As we got closer to Santa Cruz we noticed a few more small lodgings and some tourists sunning themselves on docks. It was a very quiet, sleepy village atmosphere. The main dock itself was a bit more animated with tuk-tuk drivers offering rides up the mountain to the village proper. Seeking a good walk, we set off up the (quite steep) mountain road on foot, soon realizing that we perhaps should have hired a tuk-tuk. Although it was probably only about a mile, it was roughly a 45 degree incline the entire way (or felt so), but were rewarded with these wonderful views each time we took a short water break.

 

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Our destination was a small comedor, Café Sabor Cruceno run by the Amigos de Santa Cruz Foundation, which provides culinary and other vocational programs in the village. We had read reviews that praised the food quite highly, and we weren’t steered wrong. Our lunch of pepián with freshly made tortillas was one of the best Guatemalan meals we had the whole trip, and watching the girls in the kitchen making everything with care, as well as walking through the textile workshop where other students were learning to sew, was a real highlight of our stay on the lake.

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Other than the vocational school, there is not much to see or do in Santa Cruz, but we enjoyed some time just sitting at the window of the café overlooking the lake before taking the very steep trek back down. This time we decided to catch the public lancha back to our lodge, figuring that the glasses of wine at lunch might make us less than sturdy on the video-game path back.

Massages awaited us for the afternoon, and then a lovely dinner at the lodge capped off a great day.

Chichicastenango, and a lesson

Sunday was market day in Chichicastenango, aka Chichi, so we had arranged with the lodge for transportation – about a 90 minute drive after we crossed to Pana by boat. We had read there were numerous “chicken buses” that you could get in Pana on your own and very inexpensively, but we weren’t up for being quite that adventurous so early in our stay. The fact that we wandered the market in Chichi for a couple of hours, perusing the many different textile vendors and managing not to get lost, was enough.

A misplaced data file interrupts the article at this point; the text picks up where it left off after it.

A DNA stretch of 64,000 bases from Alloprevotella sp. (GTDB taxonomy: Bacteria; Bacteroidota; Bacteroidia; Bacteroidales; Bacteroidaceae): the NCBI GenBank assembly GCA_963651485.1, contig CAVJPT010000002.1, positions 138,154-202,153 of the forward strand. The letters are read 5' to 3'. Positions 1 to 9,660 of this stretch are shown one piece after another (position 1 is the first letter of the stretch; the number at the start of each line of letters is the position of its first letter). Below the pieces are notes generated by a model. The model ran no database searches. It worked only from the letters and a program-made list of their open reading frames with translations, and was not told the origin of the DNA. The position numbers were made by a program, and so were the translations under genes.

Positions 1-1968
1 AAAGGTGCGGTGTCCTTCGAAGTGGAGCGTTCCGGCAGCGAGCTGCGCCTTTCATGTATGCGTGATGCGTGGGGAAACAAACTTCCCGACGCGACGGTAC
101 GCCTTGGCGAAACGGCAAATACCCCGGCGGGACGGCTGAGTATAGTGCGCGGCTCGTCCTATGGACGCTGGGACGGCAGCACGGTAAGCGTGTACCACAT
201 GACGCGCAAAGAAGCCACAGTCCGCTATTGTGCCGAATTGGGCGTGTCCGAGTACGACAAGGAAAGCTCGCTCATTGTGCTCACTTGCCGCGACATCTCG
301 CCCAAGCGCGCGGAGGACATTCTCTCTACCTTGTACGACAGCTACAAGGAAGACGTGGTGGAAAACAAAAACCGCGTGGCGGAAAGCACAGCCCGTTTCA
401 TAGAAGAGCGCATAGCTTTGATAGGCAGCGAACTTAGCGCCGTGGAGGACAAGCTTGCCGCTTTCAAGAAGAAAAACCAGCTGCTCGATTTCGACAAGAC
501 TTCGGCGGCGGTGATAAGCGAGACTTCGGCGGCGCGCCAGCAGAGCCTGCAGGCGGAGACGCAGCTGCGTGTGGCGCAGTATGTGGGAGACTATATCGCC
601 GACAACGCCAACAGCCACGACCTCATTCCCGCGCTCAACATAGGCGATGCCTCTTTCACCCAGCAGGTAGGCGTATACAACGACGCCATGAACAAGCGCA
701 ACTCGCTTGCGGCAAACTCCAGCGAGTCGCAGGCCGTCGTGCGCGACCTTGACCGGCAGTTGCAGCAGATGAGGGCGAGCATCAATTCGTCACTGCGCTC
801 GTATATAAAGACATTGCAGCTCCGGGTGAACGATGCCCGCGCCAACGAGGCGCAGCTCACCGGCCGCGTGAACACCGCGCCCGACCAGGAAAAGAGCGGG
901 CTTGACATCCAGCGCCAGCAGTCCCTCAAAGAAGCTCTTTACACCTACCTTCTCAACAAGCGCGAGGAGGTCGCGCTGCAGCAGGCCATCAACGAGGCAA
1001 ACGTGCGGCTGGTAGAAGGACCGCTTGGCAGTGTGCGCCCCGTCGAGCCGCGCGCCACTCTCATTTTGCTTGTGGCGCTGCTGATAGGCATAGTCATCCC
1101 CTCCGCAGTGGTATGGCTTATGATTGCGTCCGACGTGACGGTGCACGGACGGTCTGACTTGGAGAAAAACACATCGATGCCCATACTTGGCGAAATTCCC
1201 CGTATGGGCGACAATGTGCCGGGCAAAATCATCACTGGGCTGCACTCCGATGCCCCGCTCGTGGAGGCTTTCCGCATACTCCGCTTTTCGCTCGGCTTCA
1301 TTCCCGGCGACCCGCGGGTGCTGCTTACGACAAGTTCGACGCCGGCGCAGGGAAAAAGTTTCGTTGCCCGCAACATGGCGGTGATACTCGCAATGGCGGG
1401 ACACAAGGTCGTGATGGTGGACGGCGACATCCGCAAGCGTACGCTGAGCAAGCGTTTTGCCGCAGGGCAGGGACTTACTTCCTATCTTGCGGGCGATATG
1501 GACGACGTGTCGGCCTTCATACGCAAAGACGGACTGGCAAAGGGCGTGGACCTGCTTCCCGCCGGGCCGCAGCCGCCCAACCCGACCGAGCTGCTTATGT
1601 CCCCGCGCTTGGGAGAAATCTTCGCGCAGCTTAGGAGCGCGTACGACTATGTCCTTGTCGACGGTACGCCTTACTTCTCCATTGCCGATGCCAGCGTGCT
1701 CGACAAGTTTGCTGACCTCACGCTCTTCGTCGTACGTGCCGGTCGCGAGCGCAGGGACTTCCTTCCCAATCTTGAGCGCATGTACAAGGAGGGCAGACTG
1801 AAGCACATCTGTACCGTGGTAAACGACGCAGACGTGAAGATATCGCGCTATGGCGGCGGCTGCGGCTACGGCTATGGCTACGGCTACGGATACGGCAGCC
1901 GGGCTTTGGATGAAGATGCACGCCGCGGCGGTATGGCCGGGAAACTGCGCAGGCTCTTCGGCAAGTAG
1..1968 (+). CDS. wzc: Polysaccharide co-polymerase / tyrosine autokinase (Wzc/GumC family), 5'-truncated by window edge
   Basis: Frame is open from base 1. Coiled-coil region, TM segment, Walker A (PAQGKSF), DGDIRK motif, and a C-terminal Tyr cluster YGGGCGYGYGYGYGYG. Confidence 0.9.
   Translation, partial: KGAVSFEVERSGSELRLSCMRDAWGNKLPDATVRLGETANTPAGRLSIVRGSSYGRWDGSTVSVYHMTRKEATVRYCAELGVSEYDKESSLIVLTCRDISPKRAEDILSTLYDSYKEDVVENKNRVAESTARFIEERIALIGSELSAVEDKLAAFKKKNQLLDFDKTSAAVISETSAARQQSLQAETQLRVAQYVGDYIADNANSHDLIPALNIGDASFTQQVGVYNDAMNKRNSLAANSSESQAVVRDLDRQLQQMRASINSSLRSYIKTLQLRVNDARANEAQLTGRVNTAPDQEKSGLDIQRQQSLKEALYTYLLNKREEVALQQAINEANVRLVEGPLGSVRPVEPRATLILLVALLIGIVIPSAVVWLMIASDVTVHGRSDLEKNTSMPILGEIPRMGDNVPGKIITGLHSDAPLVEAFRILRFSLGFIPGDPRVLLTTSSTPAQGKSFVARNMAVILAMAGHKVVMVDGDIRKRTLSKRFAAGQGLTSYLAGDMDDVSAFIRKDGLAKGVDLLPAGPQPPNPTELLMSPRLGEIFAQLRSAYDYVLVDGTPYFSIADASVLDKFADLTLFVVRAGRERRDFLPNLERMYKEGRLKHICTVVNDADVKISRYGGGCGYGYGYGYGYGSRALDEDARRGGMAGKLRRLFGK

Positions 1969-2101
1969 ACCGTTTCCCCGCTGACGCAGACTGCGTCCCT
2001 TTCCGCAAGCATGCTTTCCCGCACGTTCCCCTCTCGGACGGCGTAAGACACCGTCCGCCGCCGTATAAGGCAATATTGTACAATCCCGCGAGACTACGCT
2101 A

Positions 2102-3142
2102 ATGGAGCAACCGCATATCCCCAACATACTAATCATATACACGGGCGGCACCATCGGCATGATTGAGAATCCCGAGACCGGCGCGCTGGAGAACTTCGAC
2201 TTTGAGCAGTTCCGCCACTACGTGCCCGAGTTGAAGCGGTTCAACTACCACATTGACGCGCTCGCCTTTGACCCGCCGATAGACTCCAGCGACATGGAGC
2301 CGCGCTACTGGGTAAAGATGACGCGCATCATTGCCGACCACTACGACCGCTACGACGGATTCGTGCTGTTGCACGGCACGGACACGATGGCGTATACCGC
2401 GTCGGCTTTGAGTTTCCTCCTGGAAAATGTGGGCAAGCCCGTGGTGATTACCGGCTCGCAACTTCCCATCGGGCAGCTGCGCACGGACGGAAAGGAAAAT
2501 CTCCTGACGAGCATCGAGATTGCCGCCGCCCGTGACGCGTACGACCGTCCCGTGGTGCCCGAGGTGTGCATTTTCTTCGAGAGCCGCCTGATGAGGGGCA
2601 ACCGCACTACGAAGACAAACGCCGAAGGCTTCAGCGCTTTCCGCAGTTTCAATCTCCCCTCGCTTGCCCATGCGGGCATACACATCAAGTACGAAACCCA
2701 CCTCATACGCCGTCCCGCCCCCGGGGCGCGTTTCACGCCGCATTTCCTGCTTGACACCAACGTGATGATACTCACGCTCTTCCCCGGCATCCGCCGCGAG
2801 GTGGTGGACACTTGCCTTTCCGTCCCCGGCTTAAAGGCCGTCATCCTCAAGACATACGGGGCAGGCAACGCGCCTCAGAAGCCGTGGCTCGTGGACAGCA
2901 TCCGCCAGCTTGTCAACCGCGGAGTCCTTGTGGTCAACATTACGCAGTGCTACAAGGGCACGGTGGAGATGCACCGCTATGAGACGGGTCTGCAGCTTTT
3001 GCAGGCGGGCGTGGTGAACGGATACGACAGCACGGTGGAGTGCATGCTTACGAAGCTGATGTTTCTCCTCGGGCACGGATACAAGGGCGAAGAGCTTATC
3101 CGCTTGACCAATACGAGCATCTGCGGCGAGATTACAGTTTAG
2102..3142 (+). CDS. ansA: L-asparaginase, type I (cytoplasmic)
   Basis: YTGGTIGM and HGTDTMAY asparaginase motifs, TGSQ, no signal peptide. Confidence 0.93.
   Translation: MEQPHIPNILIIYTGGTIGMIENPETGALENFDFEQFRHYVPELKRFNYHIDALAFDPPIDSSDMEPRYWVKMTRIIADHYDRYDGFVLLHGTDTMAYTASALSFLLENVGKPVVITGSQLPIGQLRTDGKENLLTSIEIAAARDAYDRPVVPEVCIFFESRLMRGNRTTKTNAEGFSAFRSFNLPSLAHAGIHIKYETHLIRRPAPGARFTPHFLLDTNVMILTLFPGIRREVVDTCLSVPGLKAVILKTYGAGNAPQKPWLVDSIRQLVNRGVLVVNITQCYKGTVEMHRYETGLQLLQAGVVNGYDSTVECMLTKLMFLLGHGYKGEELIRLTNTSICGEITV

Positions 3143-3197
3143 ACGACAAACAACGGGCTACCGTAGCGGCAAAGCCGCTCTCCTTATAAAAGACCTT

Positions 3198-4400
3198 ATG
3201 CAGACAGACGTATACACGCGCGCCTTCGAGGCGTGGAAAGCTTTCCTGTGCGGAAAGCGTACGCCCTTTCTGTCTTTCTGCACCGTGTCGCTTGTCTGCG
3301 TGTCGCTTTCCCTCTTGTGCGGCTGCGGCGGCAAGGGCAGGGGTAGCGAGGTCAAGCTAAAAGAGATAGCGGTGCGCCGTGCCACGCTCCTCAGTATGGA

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And so we get to our one big hiccup of the trip, and a learning lesson: we were pickpocketed. The details are mundane enough. Having exhausted our “small cash”, which Rob was keeping in a decoy wallet, he had to go into the deep storage security pouch to get a 100 Quetzal note for some earrings I was bargaining over. Rather than put the pouch back inside his shirt, he tucked it into a pocket of his backpack.

We discovered the loss on the drive back. Making our way back to the meeting point for our ride home, pressing through the crush of locals shopping, we didn’t even think about what wandering hands might find their way to the backpack, unseen in the crowd. This was a natural situation for this type of event, and one to which we should have been more alert. The market draws thousands of locals every Sunday, and a few tourists but not many, so we were easily spotted in a crowd.

After 16 years of traveling together, and almost as many countries under our belt, this was the first time we have ever lost money. Yes, those were the most expensive earrings I’ve ever bought–we lost about USD$100 in total–but it was also a very valuable reminder to always, always, keep your main cash and other valuables safe & inaccessible.

Last full day, a hike and one last visit to Pana

For our final day on the lake, we wanted to take advantage of one of the lodge’s great amenities, its private, 100-acre nature preserve. It is reached via a steep staircase right out the back door and you can choose one of several switchback trails leading up the mountain to spectacular views. We chose the “easy” path, and good thing too as it was at least a 45-minute, very strenuous hike over some terrain that were were very happy to have packed good sturdy walking boots for. (It didn’t help that it had rained quite a bit the previous day, so the trails were probably much more slippery than they might be otherwise.)

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In any case, we made it to the pavillion with the hammocks, and enjoyed a breathtaking view of nearly the entire lake, while we rested and swung in the breeze.

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That afternoon we caught the public lancha to Pana, to both restock on cash at the ATM and just walk around a bit. A late lunch overlooking the lake as a storm threatened made for some atmospheric scenery. We caught the boat back in time to avoid the really bad weather, when the lake gets churned up — locals call this the Xocomil — and spent a final evening at the lodge, sitting on our balcony wrapped in blankets and enjoying the captivating views.

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In the morning, we would set off for Antigua.

This post is the second about our trip to Guatemala, which started here in Flores.